Annuals are exactly as the name sounds: plants that live their whole life cycle in one annual growing period. Although these flowering blossoms will not typically make a repeat appearance year after year (like perennials), the blooms of many annuals can brighten up a garden or outdoor landscape design. Prior to planting, it is best for gardeners to assess the preferred planting time for the best annual results.
Although annuals are typically thought of as a summertime color booster for gardens, it is possible to clip and replant these flowers for indoor winter growth. Many of these winter-season growers can even be planted again the following summer. For example, geraniums and impatiens can be clipped in late summer or early fall prior to the first frost. Simply cut off the remaining flowers and clip the stem to between 2 and 6 inches in length. Pull off any leaves, and place your clipping into a pot filled with soil. Keep the planted clipping moist and in a sunny spot.
Gardening enthusiasts may want to try growing their own annuals straight from seed. Although this may take more work than simply planting a full-grown flower, it is a less expensive option for those looking to use a large number of annuals. Start annuals indoors in soil-filled pots or flats. Check the directions on the particular flower seed packet for the number of weeks that it will take to germinate. This may vary depending on which annual you choose. Time your indoor planting so that you are ready to transfer to an outdoor space after the last frost of the season. Very cold temperatures, and frost, will harm your tender annual seedling. Avoid starting the annual seed too early or transferring it to the garden in the beginning of the growing season.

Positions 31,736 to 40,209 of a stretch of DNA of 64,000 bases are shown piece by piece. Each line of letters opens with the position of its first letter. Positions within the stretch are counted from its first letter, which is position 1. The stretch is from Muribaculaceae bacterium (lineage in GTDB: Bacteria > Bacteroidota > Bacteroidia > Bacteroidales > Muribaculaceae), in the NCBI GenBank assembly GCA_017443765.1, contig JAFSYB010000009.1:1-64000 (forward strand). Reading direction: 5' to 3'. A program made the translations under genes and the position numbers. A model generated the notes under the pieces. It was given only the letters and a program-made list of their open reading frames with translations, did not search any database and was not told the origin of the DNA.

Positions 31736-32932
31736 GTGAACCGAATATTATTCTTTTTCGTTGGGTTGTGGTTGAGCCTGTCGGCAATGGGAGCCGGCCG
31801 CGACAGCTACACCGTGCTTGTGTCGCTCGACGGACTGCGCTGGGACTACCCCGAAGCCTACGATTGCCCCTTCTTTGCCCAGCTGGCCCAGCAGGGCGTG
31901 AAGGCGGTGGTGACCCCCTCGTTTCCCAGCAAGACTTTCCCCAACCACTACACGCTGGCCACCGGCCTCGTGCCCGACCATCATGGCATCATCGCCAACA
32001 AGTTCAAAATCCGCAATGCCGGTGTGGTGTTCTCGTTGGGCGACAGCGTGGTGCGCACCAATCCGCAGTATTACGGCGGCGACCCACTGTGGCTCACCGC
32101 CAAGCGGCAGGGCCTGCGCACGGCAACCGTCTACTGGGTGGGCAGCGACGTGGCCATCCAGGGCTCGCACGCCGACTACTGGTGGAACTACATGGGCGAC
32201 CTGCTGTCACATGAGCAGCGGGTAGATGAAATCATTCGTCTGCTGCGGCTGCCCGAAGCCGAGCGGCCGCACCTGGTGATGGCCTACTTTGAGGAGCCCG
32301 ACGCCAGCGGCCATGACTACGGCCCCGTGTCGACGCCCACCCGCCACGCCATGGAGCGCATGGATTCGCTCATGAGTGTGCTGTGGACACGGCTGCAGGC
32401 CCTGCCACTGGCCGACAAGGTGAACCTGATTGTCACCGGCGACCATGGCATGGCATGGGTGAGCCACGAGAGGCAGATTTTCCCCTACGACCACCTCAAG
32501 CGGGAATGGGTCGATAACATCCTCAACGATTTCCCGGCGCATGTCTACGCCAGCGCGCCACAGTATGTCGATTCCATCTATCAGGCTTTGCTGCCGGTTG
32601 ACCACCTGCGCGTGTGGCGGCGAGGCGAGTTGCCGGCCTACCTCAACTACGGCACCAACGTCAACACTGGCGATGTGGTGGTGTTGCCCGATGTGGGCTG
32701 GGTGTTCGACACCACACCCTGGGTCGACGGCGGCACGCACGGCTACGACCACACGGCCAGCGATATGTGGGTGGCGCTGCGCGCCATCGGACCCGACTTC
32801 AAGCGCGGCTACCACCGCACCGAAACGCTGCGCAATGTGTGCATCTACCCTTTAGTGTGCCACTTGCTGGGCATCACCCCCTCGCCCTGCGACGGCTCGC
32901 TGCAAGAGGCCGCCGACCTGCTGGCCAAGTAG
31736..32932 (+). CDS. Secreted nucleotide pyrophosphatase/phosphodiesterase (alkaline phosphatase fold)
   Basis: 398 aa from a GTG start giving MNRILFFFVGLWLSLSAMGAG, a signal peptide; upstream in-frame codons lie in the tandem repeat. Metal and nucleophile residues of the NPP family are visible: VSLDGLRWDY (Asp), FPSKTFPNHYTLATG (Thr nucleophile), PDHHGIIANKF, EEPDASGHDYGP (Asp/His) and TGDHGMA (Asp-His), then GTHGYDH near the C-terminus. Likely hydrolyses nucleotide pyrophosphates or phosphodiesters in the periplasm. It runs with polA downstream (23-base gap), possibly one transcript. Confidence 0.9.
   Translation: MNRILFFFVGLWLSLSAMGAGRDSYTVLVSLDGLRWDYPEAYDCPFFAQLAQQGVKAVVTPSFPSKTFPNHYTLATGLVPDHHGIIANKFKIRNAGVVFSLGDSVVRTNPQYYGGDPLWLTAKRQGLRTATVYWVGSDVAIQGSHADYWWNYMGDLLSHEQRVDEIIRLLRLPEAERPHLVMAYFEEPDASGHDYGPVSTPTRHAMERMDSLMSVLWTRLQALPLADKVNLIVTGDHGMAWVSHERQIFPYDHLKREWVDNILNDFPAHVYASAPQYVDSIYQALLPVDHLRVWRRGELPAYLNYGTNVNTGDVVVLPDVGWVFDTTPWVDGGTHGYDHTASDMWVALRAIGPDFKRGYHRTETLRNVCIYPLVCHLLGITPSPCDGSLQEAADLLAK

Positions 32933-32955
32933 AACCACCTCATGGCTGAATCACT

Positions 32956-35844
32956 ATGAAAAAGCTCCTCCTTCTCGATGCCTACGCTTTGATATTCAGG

Plant most annuals in the spring following the last frost. Of course, as you do not have a crystal ball to foretell the exact date of the last frost, it is best to wait until the weather remains warm for at least a few weeks at a time. This means that although late March often brings us a few warm sunny days, planting at this early date may still be harmful to your flowers. On the other hand, if you wait too long or until the summer, you may not get the most out of your annuals. Remember, annuals live for only one growing season. If you plant your zinnias half way through the summer, you won't get the maximum bang for your buck.
Although warm weather is the target goal for planting your annuals, some of these flowers enjoy a bit cooler atmosphere. Snapdragons, petunias, dianthus, viola and garden mums do much better in temperatures under 80 degrees. Cool-loving annuals will flourish in spring or early fall temperatures, but may appear to wilt during the mid-summer heat. For example, garden mums are a favorite fall plant for many gardeners. These annual flowers should be planted in late September or after the high point of summer is over. If the spring or fall temperatures rise unexpectedly, moving potted cool-loving annuals into the shade may help to alleviate any negative effects.